The quantity and diversity of Czerny’s compositional output is staggering. He divided his works into four categories: 1) studies and exercises; 2) easy pieces for students; 3) brilliant pieces for concerts; and 4) serious music. As Kuerti (1995, p.7) notes, it is interesting and revealing that he did not regard the ‘brilliant pieces for concerts’ as ‘serious music’. The compositions for piano illustrate the explosion in the number of works published for the instrument at a critical time in its development. In addition to approximately 100 technical studies, Czerny published piano sonatas, sonatinas and hundreds of shorter works, many of which were arranged for piano, four to eight hands. He also published a plethora of works based on national anthems, folksongs, and other well-known songs. Works for other instruments and genres include much symphonic and chamber music, as well as sacred choral music. Mandyczewski’s tabulation of the works remaining in manuscript in the Vienna Gesellschaft der Musikfreunde includes over 300 sacred works. Czerny published approximately 300 arrangements without opus numbers. These works are based on themes from approximately 100 different operas and ballets, plus symphonies, overtures and oratorios by such composers as Auber, Beethoven, Bellini, Cherubini, Donizetti, Halévy, Handel, Haydn, Hérold, Mendelssohn, Mercadante, Meyerbeer, Mozart, Rossini, Spohr, Verdi, Wagner and Weber.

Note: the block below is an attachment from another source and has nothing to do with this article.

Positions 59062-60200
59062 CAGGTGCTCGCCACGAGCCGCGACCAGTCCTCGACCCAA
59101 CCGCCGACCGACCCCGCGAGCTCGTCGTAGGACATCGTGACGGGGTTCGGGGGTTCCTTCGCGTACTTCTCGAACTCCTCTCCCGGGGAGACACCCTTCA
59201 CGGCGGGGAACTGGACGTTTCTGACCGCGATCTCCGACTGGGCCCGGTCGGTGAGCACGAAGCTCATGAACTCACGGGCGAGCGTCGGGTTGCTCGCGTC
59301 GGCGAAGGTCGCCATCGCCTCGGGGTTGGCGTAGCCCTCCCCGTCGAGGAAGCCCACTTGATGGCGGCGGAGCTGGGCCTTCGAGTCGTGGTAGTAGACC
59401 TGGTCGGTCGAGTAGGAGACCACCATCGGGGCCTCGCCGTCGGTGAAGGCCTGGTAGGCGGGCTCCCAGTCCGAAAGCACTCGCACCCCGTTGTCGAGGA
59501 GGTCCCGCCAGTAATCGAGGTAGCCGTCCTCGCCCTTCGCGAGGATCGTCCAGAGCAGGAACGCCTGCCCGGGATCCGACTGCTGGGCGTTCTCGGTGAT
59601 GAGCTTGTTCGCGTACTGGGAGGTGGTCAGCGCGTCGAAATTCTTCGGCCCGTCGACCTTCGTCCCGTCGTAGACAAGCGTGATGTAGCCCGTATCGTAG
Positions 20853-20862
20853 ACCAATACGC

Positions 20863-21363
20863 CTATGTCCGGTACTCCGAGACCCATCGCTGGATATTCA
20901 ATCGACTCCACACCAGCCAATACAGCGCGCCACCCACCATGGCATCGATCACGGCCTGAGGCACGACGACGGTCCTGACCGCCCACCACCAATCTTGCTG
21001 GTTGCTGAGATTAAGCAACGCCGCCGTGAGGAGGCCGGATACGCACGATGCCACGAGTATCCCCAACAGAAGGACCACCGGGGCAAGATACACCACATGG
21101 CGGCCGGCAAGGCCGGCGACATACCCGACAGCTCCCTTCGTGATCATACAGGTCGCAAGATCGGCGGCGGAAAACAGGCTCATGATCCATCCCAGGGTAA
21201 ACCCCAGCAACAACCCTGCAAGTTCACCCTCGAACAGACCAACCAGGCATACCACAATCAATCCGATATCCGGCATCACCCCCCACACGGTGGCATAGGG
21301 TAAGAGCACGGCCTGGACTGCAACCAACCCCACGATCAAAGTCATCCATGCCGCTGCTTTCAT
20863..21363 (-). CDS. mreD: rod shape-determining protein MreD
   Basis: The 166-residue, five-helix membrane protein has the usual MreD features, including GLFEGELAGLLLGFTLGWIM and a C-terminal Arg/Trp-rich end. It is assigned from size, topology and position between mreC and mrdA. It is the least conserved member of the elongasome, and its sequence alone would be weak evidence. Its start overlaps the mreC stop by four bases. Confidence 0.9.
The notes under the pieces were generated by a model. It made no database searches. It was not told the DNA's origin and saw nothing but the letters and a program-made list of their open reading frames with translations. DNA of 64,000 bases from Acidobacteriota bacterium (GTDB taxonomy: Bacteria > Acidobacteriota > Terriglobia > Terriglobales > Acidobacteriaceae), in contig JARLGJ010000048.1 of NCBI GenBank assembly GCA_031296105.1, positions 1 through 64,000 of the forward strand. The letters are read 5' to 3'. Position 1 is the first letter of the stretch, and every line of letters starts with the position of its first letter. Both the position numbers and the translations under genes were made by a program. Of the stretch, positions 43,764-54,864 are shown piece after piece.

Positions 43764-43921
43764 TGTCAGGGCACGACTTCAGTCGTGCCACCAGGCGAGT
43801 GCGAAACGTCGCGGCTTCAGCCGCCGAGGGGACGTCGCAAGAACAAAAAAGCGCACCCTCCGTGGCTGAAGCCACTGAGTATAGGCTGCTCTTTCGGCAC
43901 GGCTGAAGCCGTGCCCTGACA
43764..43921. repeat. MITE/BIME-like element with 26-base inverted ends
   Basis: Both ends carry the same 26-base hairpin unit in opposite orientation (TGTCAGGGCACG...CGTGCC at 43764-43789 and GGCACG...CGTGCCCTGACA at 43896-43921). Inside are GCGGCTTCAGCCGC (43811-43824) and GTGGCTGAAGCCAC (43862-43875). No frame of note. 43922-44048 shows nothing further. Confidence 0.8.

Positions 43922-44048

The predominant view of Czerny at the end of the 20th century – of the pedagogue churning out a seemingly endless stream of uninspired works – is that propagated by Robert Schumann in his reviews of many Czerny compositions in the Neue Zeitschrift für Musik (‘it would be hard to discover a greater bankruptcy in imagination than Czerny has proved’, review of The Four Seasons, 4 brillant fantasias op.434). However, Schumann’s rather cavalier dismissal of Czerny was not uniformly shared. During his sojourn in Vienna (1829), Chopin was a frequent visitor at Czerny’s home, and a good deal of correspondence between the two survives. One of Liszt’s letters from Paris to his teacher in Vienna (26 August 1830) describes his performances of Czerny’s Piano Sonata no.1 in A major op.7, and the work’s enthusiastic reception. He urged Czerny to join him in Paris. Liszt’s high regard is again seen in his inclusion of Czerny as one of the contributors to his Hexaméron, the Grand Variations on the March from Bellini’s I puritani, arranged by Liszt, and including variations by Chopin, Czerny, Herz, Liszt, Pixis and Thalberg, composed in 1837. Perhaps even more striking and challenging is Kriehuber’s famous portrait (1846), which depicts, assembled around Liszt at the piano (in addition to a self portrait of the painter), Berlioz, Czerny and the violinist Heinrich Ernst, who was regarded as one of the greatest virtuosos of the 19th century. All are lost in the Romantic reverie evoked by Liszt’s performance. Perhaps this symbolizes Beethoven’s spirit as transmitted by Czerny to Liszt, Berlioz and Ernst.